Advice to New Legislators: Put Constituents First

Nov 27, 2016 by

It’s a tremendous honor to be elected by thousands of voters and entrusted to represent them in every aspect of state government.

After being elected in 1996, I remember walking into the state Capitol and feeling a rush of emotions—pride, excitement, duty, honor, responsibility and a little bit of apprehension. There was so much to learn—the issues, the process, the people involved—and so much at stake knowing our actions would affect so many Floridians.

Term limits had passed but had not kicked in, so we had little turnover. There were only 15 first-time legislators out of 120 members of the Florida House. We had many experienced members to help us newbies. Each was assigned a mentor. There was an urgency to get us up and running since term limits were going to force a large number of legislators out at the next election.

Now fast-forward 20 years. After this year’s election, 41 percent of those elected will be first-timers. The Legislature will experience its largest freshman class with 66 new members out of 160 legislators—20 of the 40 senators and 46 out of the 120 House members.

There’s a lot to absorb in a short amount of time. Here’s my advice from lessons learned in the trenches during my six years in the Florida House and 10 years in the Florida Senate:

Learn the Process: Ask a lot of questions. Find mentors with whom you feel comfortable and ask them to walk you through the legislative process. You need to know what happens at each stage and how to effectively work your bills and amendments.

Know the Rules: This is key, particularly if you are in the minority party. The most effective legislators are the ones who know the rules and aren’t afraid to use them. Issues have been won or lost by successful rules challenges. Be one of the few legislators who take the time to become a rules expert. Others will seek your assistance and it will serve you well in getting your bills passed.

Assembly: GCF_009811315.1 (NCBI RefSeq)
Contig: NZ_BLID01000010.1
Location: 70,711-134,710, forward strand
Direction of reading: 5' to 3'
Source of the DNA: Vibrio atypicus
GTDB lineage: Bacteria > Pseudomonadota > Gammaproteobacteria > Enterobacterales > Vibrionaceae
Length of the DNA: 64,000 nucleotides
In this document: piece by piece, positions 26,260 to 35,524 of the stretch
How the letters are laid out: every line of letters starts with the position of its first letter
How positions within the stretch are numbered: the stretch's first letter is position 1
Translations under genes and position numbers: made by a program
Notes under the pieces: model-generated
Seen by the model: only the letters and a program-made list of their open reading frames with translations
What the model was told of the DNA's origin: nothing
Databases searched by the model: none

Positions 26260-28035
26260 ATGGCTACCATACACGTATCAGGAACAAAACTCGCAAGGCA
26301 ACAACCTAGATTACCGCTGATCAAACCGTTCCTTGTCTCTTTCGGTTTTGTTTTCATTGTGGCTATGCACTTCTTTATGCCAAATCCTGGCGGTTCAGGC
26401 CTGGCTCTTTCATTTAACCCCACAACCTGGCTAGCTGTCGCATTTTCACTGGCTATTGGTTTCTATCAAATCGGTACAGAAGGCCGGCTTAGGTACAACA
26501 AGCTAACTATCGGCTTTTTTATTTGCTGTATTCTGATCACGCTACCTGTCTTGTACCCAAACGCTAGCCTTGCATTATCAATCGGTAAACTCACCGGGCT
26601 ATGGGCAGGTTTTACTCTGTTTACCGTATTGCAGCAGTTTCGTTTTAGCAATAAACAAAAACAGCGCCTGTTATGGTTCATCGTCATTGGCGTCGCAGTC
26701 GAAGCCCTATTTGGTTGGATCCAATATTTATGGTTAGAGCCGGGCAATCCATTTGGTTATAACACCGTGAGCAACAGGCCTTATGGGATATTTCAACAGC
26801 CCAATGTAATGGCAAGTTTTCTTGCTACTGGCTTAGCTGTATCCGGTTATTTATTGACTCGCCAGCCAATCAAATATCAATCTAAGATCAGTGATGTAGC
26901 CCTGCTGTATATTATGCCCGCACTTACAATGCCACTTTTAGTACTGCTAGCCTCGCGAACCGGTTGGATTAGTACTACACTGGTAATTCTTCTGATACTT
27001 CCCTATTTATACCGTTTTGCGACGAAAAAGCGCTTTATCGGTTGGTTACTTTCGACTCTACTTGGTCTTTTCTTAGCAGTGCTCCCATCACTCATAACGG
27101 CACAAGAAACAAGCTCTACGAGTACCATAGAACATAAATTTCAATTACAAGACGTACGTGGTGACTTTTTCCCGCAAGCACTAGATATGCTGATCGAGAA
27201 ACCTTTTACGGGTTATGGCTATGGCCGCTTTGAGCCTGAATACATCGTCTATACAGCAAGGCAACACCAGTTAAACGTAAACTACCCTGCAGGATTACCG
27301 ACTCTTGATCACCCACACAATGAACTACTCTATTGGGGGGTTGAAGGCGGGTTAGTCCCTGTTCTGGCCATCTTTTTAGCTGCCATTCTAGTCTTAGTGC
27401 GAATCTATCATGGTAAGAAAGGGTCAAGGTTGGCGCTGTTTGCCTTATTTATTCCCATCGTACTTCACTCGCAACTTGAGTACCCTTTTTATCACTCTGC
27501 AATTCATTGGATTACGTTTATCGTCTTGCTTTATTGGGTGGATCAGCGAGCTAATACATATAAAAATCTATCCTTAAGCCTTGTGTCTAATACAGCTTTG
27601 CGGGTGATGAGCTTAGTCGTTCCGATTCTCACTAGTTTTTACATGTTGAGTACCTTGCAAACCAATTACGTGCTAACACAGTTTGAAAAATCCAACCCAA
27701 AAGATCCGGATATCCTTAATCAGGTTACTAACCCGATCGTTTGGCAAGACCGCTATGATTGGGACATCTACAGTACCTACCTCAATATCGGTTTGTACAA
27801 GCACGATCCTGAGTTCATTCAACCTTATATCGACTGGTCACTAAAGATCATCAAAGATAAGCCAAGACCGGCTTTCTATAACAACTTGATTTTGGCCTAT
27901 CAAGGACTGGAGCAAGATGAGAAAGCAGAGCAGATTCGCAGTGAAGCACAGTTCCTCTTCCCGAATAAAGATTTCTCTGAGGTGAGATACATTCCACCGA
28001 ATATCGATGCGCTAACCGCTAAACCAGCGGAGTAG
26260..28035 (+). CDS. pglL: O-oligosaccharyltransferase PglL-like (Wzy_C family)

Be Prepared: Read the bills. Read the amendments. Read the staff analysis. Understand what you are voting on. If you’re presenting a bill, anticipate the questions and be prepared to defend your position.

Make Friends and Allies: Relationships are extremely important in getting things done. Develop friendships across party lines, from different regions of the state and with members of the other chamber. You must earn trust and to find others whom you trust to partner with.

Treat Colleagues With Respect: Your foe on one issue might be your ally on another. Be respectful when you disagree by focusing on the merits of the issue and not on personal name calling or questioning of motives. Freely share credit for legislative successes. Always use titles when addressing other legislators in public.

Get to Know the Staff: Take time to get to know the professional staff and seek their help and advice. These are the folks who know how to get things done.

Seek Out All Sides of an Issue: Lobbyists provide good information but usually only one side. Ask what those on the other side of the issue would say. Keep an open mind. Don’t commit to vote a particular way until you feel you know all sides.

Become an Expert: Pick the issues on which you want to focus. It should be where you have great passion or where you’re knowledgeable. Ask to serve on the committees that hear those issues and work up to chairing that committee. Become the “go to” person in that area and leave your mark.

Don’t Get Trapped Inside the Bubble: It’s easy to get caught up in the Tallahassee bubble and to focus too much on the players and the power game. Don’t obsess on the leadership races, raising obscene amounts of money from special interests and seeking to get recognition or credit. That’s the inside game and not why you’re there. Don’t do or say anything you wouldn’t want to see on the front page of your local paper.

Talk to the News Media: Return reporters’ calls. Tell them about your bills. Keep them in the loop and help them educate voters on issues you’re working on.

Always Put Your Constituents First: The voters in your district sent you to the Capitol to be their voice. Every action you take should put them first—above party, above lobbyists, above campaign contributors and above personal or business interests. Work for what’s best for the people of your district, seek out their opinion, respond to their requests and inquiries and report back to them.

They decide if you get to keep your job.

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